Drinking Alcohol Could Be Harmful to Skin

Drinking Alcohol Could Be Harmful to Skin

If you are one of the approximately 30 percent of American women or 14 percent of American men who regularly wear sunscreen when going outdoors, you should be proud of yourself for doing your part to prevent the damaging effects of the sun’s UV rays on your skin. But a recent study has revealed that if you’re drinking even one glass of alcohol per day, you could be increasing your risk of developing a form of skin cancer known as basal cell carcinoma (BCC) by 7 percent and your risk of cutaneous squamous cell carcinoma (cSCC) by 11 percent!

 

"For every 10 grams of alcohol you consume, you dramatically increase your risk of developing these cancers," says Dr. Ryan Mitchell, a plastic surgeon in Henderson, Nevada.

This is because once consumed, the ethanol contained in alcohol can transform into a chemical called acetaldehyde, which has been proven to damage DNA and prevent it from repairing itself.

"The study shows that for every 10 grams of alcohol you consume daily, you increase your risk by 7 percent or 11 percent, respectively," Mitchell says.

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Study: Skin Health Can Have Alarming Effect on Daily Life

Study: Skin Health Can Have Alarming Effect on Daily Life

A recent study of 2,000 British women sponsored by United Kingdom-based Sanex Zero% found that British women experience 72 "bad skin days" per year. More alarming, those 72 days a year (or six days a month) are affecting the "mental well-being" of 61 percent of respondents. Though the causes of bad skin days vary - respondents cited everything from acne breakouts to dryness - most troubling are the effects those bad days have on the lives of the respondents.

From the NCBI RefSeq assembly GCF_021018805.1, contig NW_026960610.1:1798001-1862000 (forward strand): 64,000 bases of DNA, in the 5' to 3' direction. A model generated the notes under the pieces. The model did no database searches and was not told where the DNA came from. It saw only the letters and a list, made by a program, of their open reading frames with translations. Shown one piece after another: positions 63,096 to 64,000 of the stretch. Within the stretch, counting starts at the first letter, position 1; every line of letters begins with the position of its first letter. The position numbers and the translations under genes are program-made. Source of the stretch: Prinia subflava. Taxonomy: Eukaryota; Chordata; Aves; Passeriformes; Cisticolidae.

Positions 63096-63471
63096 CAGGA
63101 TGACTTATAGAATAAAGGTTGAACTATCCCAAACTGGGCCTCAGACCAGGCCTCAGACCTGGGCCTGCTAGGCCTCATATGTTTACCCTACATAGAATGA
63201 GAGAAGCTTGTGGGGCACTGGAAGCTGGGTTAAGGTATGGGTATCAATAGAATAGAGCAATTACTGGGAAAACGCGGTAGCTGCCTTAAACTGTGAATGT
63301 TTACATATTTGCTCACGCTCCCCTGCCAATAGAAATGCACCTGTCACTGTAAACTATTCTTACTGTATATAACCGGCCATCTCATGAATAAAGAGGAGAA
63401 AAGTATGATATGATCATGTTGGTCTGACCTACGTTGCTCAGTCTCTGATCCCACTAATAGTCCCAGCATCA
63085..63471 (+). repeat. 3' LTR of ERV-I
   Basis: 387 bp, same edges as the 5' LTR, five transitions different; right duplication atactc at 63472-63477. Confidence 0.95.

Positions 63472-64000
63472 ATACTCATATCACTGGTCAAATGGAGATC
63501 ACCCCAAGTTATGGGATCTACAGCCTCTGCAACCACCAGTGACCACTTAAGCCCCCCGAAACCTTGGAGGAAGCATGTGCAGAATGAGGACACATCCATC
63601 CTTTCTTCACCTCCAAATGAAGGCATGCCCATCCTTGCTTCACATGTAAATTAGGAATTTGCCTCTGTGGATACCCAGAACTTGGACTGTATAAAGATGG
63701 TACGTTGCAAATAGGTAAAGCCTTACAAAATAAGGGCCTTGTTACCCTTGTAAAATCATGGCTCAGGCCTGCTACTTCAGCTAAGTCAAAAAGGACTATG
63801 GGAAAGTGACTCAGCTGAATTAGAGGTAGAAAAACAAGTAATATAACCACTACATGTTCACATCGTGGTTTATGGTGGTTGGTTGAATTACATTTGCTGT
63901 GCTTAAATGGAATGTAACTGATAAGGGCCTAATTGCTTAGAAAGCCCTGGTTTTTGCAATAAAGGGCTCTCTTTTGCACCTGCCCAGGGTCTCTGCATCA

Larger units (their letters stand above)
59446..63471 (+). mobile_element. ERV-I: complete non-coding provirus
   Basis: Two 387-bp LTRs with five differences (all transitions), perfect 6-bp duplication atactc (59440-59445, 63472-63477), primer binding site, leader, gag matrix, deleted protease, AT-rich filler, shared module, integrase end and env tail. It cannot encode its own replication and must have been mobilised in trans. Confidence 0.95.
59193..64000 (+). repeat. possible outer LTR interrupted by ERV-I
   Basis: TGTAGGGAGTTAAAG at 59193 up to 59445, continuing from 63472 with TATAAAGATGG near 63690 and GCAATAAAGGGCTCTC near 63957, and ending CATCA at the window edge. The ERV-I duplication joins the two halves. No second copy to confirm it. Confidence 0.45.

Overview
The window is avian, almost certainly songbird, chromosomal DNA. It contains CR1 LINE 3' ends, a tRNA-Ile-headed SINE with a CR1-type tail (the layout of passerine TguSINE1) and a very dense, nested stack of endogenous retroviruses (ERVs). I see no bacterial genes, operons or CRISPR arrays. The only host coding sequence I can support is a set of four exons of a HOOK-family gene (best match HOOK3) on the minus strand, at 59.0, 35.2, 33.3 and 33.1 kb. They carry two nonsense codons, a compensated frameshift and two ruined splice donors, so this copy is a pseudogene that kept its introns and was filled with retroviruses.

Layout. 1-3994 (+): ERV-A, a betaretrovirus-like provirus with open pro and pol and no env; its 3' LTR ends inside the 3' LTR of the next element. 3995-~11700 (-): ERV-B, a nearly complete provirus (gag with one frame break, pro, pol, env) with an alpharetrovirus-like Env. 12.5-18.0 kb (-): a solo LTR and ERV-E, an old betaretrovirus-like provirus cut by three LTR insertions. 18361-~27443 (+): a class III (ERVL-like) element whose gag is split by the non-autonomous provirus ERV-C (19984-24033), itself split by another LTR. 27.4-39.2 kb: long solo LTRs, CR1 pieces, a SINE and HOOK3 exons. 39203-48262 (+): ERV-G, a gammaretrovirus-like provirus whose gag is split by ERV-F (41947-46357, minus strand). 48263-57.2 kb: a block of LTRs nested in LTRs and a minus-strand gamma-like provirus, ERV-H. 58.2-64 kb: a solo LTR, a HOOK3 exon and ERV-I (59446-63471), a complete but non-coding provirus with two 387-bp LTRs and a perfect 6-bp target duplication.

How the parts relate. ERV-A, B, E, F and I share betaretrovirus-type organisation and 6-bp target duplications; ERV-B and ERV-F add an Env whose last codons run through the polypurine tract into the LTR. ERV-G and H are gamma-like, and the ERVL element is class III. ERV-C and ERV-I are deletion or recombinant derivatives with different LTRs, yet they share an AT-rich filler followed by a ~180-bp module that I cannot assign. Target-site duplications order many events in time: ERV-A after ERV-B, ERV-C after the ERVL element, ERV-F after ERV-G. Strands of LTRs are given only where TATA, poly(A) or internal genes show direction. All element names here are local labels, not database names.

That’s because, according to the survey, a full 25 percent of respondents have canceled dates over bad skin, and one-fifth have canceled plans with friends.

 

"Even the most beautiful people in the world have days where they feel insecure about their appearance," says Dr. Ryan Mitchell, a plastic surgeon in Henderson, Nevada. "Having days like that is normal, and generally not a problem. But when those insecurities stop you from living your life, then they become a big problem."

So, what can be done to minimize these bad skin days, or at least minimize the effects they have on your emotional state?

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Five Common Skincare Mistakes That Age the Face

Five Common Skincare Mistakes That Age the Face

Softer, clearer, younger-looking skin is something we all aspire to have. But unfortunately, sometimes in the pursuit of younger skin, we end up making skincare mistakes that make us look older than we are. If you are looking for ways to recapture that youthful glow, check your diet and your routine for some of these common skin-aging mistakes!

 

Too much sugar: Yes, sugar is delicious and has been scientifically proven to activate the pleasure centers of our brains. But it also has a dark side. In addition to raising the risk of diabetes, heart disease, chronic inflammation, high blood pressure and obesity, it can also wreak havoc on your skin. That’s because sugar causes a process called glycation, which occurs when the sugar in your blood combines with proteins and forms new molecules called advanced glycation end products (AGEs). At around age 35, these AGEs make the collagen and elastin in your skin dry and brittle, causing your skin to wrinkle and sag - and it gets worse over time.

Not wearing an SPF daily: Don’t think that just because you’re not going to the beach or spending the day outdoors you don’t need to protect your skin from the sun’s harmful UV rays. You should wear a lotion containing a broad-spectrum SPF of at least 15 on all exposed areas of skin any time you plan on stepping outdoors or sitting by a window - even if it’s just for five minutes or to drive to work. 

Be sure to reapply lotion as needed by following the directions on the bottle, and remember the higher the SPF, the longer your skin will be protected. A good rule of thumb for choosing SPF is if your skin burns within 10 minutes of unprotected sun exposure, an SPF of 15 would extend that by 15 times. So, you’d get 150 minutes of sun exposure before you’d begin to burn. For an SPF of 20, you’d get 200 minutes of sun exposure before your skin begins to burn.